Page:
Cinnamon Supplier Poisoned Children with Lead-Tainted Applesauce to Increase Profits: FDA

FDA report indicates that an Ecuadoran cinnamon processor intentionally added dangerous levels of lead chromate to ground cinnamon for the sake of profit.

Federal investigators have determined that a lead poisoning outbreak linked to recalled cinnamon apple sauce pouches was caused by a greedy ingredient supplier, who intentionally put children at risk by adding excessive amounts of lead to ground cinnamon to increase their profits.

In October 2023, the U.S. Food and Drug Administration (FDA) announced a WanaBana fruit pouch recall, after sample testing identified high lead concentrations in several batches of the cinnamon-flavored apple sauce. The recall was later expanded to include additional products sold under the Weis and Schnucks brands. It was expanded once again in March to include products sold by Dollar Tree and Family Dollar, Save A Lot, La Superior SuperMercados, SF Supermarket, Patel Brothers and La Joya Morelense.

In a Post-Incident Response Report issued by the FDA on April 16, federal regulators indicate that the investigation into lead poisoning incidents is ramping down, and findings have determined that the excessive lead came from a ground cinnamon processor in Ecuador, named Carlos Aguilera.

“As a result of our investigation, the FDA’s leading hypothesis is that this contamination event was the result of economically motivated adulteration of the cinnamon used in the applesauce,” the FDA report states. “Economically motivated adulteration (EMA) occurs when someone intentionally leaves out, takes out, or substitutes a valuable ingredient or part of a food, or when a substance is added to a food to make it appear better or of greater value. In some cases, EMA can result in negative health impacts for those who consume the adulterated product.”

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Lead Poisoning Lawsuits

Children diagnosed with lead poisoning after exposure to peeling or chipping lead paint in a rental home may be entitled to financial compensation and benefits.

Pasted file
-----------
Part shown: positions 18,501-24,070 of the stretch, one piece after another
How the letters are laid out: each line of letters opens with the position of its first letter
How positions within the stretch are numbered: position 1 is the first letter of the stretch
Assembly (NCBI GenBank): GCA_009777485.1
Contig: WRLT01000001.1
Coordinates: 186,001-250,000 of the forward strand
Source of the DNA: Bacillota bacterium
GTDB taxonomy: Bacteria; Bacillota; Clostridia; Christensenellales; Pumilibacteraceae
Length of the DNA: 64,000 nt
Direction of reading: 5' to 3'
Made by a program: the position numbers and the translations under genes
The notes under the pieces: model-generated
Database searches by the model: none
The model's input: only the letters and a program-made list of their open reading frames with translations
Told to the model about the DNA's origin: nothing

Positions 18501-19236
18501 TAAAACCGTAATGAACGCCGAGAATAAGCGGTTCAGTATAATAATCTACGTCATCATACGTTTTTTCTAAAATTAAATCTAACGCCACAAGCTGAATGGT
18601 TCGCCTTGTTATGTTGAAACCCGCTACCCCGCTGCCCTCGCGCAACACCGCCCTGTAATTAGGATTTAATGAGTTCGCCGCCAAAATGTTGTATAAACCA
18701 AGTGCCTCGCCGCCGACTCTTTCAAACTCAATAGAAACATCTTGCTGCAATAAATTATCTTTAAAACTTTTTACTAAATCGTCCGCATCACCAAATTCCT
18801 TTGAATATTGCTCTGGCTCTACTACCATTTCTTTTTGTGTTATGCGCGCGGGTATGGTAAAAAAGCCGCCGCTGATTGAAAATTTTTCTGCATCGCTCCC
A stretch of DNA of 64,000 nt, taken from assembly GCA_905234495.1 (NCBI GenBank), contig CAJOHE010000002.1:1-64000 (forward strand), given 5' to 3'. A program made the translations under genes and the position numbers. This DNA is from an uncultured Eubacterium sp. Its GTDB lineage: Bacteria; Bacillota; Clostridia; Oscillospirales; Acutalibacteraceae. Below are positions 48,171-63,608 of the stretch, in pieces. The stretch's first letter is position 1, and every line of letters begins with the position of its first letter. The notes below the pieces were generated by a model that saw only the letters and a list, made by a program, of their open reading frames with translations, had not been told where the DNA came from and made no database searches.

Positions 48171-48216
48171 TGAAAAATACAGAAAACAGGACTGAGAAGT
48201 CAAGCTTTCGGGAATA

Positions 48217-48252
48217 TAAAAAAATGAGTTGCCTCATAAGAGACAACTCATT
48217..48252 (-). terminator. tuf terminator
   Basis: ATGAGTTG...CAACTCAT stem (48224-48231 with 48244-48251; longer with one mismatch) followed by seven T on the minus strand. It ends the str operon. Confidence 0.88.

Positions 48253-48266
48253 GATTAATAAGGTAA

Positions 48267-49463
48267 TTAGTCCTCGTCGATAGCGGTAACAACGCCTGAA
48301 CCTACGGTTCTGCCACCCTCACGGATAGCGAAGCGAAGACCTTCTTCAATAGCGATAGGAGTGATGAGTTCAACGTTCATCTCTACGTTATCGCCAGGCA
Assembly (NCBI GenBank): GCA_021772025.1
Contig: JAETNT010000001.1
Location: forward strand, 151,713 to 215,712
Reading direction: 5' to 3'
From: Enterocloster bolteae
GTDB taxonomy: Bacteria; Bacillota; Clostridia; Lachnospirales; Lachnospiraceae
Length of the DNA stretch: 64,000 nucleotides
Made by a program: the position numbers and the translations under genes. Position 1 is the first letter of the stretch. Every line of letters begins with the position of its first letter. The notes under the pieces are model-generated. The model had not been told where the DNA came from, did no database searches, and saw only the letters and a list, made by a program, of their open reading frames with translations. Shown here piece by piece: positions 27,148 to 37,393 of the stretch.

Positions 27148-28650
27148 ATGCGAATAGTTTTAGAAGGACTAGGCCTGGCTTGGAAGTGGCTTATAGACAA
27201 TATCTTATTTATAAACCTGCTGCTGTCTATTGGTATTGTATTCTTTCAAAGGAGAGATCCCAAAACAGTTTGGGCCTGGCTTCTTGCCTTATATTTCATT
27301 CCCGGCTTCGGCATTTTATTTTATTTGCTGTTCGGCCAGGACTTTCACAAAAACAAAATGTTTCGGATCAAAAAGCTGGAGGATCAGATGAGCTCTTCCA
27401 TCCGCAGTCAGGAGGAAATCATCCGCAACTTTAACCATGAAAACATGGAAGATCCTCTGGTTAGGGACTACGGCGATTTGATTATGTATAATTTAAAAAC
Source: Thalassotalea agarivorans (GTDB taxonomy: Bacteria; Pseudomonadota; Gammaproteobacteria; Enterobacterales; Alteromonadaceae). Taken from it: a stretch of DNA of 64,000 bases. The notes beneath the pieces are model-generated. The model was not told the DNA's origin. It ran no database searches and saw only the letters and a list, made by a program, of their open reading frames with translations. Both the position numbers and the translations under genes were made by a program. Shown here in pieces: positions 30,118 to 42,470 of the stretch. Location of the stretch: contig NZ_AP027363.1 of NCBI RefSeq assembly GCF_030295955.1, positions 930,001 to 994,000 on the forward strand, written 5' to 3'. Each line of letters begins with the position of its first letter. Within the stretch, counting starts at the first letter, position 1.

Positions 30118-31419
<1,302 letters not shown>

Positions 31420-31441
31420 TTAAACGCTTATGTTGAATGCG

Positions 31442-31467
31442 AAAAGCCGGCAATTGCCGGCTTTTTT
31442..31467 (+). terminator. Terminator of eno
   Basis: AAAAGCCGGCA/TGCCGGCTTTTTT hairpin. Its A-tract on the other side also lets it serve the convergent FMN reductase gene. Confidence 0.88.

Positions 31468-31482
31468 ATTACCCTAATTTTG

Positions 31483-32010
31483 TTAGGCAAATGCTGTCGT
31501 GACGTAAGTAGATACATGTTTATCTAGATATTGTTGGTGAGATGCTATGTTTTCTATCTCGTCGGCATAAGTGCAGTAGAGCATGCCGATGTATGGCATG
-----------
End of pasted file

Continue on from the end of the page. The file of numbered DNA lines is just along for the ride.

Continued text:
Early in the investigation, FDA officials suspected the contamination may have been intentional, as sample testing only identified lead in products containing cinnamon, and revealed high lead levels in ground cinnamon supplied by Negasmart, a third-party distribution company also located in Ecuador. The agency suspects lead chromate was added by Aguilera, a now-defunct processor, to increase profits from the spice, even at the sake of children’s safety.

The FDA’s Coordinated Outbreak Response & Evaluation (CORE) Network received more than 200 reports of adverse events potentially linked to the recalled fruit pouches but has so far confirmed only 90 as of January 31. However, according to a March update by the U.S. Centers for Disease Control and Prevention (CDC), there are 519 reports of lead poisoning linked to the pouches across 44 states. These include 136 confirmed cases, 345 probable cases and 38 suspected cases.

The FDA notes it is now transitioning from its initial response stance to post-incident response actions and activities. The agency indicates these may include additional surveillance, prevention and compliance actions.

On March 6, the FDA sent a letter to cinnamon manufacturers’ processors, distributors and facility operators, indicating it is their responsibility “to implement controls to prevent contamination from potential chemical hazards in food, including ground cinnamon products.”

Lead Poisoning Risks

Lead is a toxic heavy metal that can cause permanent brain damage, nervous system injuries, cognitive impairment, physical disabilities, or other long-term health consequences. Children are particularly vulnerable to lead exposure, as they are still developing and do not usually show exposure signs or symptoms.

While short-term exposure can cause headaches, abdominal pain, vomiting, and other minor symptoms, longer exposure may result in more severe symptoms, including lethargy, muscular weakness, confusion, or tremors.

According to pediatricians, there is no safe lead exposure level for children, and any exposure may increase the risk of developing serious or permanent injuries, or even death.


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